Bioethics Blogs

Emptiness and the Medical Encounter: The interior spatial requirements of encountering by Suzanne Cochrane

Thirty spokes converge in a hub
There where there is nothing,
That is the chariot’s usefulness.
Fashion earth to make a vase from it,
There where there is nothing,
That is the vessel’s usefulness

– Lao Zi

Emptiness…makes it possible to move about freely and succeeds in ‘letting pass’. The important thing is not to determine ‘what’ passes – assuming one even could – but to conserve its energy, as physics says, that is, preserve its activity.

– François Jullien

If your body [xing 形] is not correct,
The inner power will not come.
If at the centre you are not tranquil,
Your mind will not be ordered.
Correct [zheng正] your body and gather in the power,
Then it will pour in of its own accord.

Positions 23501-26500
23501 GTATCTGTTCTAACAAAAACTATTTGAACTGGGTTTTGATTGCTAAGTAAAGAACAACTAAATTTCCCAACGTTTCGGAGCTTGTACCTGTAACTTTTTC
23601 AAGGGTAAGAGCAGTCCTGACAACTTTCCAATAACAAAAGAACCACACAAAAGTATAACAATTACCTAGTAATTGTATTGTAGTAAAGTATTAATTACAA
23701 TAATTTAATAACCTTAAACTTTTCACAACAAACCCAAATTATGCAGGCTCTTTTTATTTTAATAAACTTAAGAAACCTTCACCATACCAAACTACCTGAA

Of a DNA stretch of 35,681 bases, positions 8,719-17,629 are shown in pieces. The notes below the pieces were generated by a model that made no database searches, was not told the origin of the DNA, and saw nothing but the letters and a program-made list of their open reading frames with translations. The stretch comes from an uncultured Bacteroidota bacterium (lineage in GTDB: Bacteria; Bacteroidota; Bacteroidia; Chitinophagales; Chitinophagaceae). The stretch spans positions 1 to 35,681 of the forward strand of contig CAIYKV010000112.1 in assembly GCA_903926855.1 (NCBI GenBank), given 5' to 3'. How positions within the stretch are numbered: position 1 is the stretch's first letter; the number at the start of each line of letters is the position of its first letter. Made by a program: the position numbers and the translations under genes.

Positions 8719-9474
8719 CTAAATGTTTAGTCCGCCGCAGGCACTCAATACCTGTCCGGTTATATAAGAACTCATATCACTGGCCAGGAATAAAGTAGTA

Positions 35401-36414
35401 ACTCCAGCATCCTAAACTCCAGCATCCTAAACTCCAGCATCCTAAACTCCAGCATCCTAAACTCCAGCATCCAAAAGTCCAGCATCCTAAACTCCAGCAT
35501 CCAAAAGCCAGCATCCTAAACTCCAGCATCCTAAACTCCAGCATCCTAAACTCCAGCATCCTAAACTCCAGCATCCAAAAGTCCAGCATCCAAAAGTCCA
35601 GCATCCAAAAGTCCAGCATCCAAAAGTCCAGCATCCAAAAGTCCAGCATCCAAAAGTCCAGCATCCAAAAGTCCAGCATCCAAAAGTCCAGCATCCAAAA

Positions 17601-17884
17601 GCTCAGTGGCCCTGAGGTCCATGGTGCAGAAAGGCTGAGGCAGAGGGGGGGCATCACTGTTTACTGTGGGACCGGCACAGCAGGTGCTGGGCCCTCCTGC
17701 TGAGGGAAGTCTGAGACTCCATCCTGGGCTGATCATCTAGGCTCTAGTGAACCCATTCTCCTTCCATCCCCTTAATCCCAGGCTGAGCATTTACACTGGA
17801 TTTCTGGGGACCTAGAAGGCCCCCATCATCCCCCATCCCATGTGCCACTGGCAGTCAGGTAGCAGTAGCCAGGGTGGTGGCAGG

– Guanzi jiao zheng, Ch.6

The medical encounter, and perhaps particularly the Chinese medical encounter, requires practitioners to place themselves in relation to the person with whom they are working, to achieve an intra-active entangled relation to the other. And we need to do so in a way that can enfold [4] knowledge of the patient-other into our frames of meaning, those diagnostic resources we hold for just this purpose to facilitate therapeutic intervention(s) and guide us through the conundrum of dis-ease, navigating the perturbations that afflict the patient-other. The messy, sticky, distracted business of encountering disorder can engender a multiplicity of resistances and vulnerabilities, which can both allow and impede the clear sight of what ‘really’ is ‘wrong’ and what might be fixed/transformed by the tools available.

The views, opinions and positions expressed by these authors and blogs are theirs and do not necessarily represent that of the Bioethics Research Library and Kennedy Institute of Ethics or Georgetown University.